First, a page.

We have sort of evolved over the years on our cabin selections. Initially, on our first in 1990, we booked an inside but just before boarding they upgraded us to a "porthole", yes, a real porthole with the big latch screw bolts and all. Loved it and the fact they did so left a good taste which kicked off and a wonderful voyage, Princess.

After that we always booked an outside cabin, didn't care which deck, fore or aft, except didn't want to be low in the stern over the shaft alleys and screws. Some worry about being too far forward and able to hear the anchor chain, I always thought that rather silly, since they rarely drop the anchor and when they do it is for a tender port usually around 7 AM to 9 AM, if I haven't already been up by that time then I need to be, Haw.  In Singapore, 2007, the inevitable happened, HAL offered us a deal for an upgrade to a balcony. We knew if we took it we would be spoiled and never satisfied without, we did and we are. Don't book anymore unless we get one. Also, we prefer the mini-suites over a plain balcony cabin.  Reason, we like the couch, wife likes to get up in the middle of the night and read, she can pull the curtain, turn the lights on and have  a room all to herself.

As previously mentioned, the best location is down low and mid-ship particularly if one is susceptible to motion sickness. We aren't but down low has its advantages other than that, I like to sit on the balcony and watch the flying fish, therapeutic, so being closer to the water makes that nicer, also, better fish viewing the further forward as they come off the bow wave. However, I don't mind being up high either, but I don't like a balcony where I can't look straight down the side of the ship into the water. Set back cabins overlook other's balconies. I don't really mind those up above and behind us seeing part of our balcony but I want to be as far out on the beam of the vessel as possible.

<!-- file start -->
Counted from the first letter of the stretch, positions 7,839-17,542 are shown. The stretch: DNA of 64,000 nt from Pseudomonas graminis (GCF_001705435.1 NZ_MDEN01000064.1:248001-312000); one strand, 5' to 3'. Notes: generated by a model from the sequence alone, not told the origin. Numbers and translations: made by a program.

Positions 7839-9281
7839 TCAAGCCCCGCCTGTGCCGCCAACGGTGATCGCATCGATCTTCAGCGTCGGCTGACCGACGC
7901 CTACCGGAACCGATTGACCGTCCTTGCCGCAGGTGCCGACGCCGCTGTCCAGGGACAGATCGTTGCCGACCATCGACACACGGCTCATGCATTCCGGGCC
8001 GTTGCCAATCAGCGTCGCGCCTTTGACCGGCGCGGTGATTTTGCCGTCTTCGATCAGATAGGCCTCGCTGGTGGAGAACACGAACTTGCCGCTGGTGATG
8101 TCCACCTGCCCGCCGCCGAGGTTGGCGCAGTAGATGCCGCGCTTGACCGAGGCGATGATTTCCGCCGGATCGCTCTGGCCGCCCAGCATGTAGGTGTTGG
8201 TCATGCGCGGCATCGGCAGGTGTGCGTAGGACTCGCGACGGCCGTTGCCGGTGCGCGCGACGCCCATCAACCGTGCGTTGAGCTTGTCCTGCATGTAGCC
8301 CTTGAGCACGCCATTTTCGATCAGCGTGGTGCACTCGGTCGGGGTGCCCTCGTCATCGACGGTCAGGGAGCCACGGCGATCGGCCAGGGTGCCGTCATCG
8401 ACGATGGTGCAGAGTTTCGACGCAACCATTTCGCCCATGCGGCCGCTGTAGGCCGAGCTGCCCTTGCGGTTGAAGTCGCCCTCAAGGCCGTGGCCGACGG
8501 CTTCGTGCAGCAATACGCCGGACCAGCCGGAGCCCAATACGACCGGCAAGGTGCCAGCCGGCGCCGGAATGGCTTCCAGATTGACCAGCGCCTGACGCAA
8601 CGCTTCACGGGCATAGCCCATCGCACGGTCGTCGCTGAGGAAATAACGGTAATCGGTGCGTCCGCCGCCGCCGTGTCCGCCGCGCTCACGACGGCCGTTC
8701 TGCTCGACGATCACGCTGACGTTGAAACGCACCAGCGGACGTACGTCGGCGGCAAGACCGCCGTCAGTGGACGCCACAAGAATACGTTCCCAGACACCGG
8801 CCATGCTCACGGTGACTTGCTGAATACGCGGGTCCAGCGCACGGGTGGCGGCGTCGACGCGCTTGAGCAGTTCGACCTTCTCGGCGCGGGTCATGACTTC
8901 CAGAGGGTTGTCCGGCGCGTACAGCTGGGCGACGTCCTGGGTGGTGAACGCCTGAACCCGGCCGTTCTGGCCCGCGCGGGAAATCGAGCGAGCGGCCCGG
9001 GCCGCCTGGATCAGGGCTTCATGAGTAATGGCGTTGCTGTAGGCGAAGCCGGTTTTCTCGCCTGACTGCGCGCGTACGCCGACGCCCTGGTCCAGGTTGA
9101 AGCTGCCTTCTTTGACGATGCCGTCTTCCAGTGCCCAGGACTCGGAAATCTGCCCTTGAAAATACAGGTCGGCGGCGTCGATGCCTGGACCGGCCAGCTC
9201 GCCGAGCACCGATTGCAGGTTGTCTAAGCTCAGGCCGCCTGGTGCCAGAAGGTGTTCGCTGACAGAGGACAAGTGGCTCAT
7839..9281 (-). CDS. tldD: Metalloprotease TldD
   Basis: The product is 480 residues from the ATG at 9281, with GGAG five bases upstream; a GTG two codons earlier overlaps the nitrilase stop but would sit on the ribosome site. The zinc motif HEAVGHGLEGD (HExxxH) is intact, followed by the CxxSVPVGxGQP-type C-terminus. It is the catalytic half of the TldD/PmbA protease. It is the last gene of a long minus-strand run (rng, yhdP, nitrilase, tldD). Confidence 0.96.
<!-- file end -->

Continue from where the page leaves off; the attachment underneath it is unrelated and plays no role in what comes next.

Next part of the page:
Much is said about staying away from cabins that are close to the laundry, elevator towers, utility rooms, below the pool deck (lido), etc. I believe that to be good advice, except, so much depends upon the ship. We have been close to all of the above without any noise problem at all. For instance, in October we were booked out of Lisbon on a TA, they gave us an offer we couldn't refuse and that was to tack on 10 days in front making it a B-to-B, leaving from Rome instead. Trouble was our TA mini was already booked to Lisbon so we would have had to switch rooms, been there done that, don't like it. But they had a mini two decks up available all the way, under the lido though. Took it and it turned out we hardly heard a thing all cruise, I even paced off the distance from our room to the elevator then did the same on the lido and we were right under tables etc. No complaints what so ever, lucked out I guess but then it might have been the ship's construction.           

Most of the time I get a inside cabin Guarantee, the cruise line  picks the cabin , most of the time I get a free upgrade

Most of the time we do inside guarantee. If it is cheap enough we will spring for a balcony in warm climates.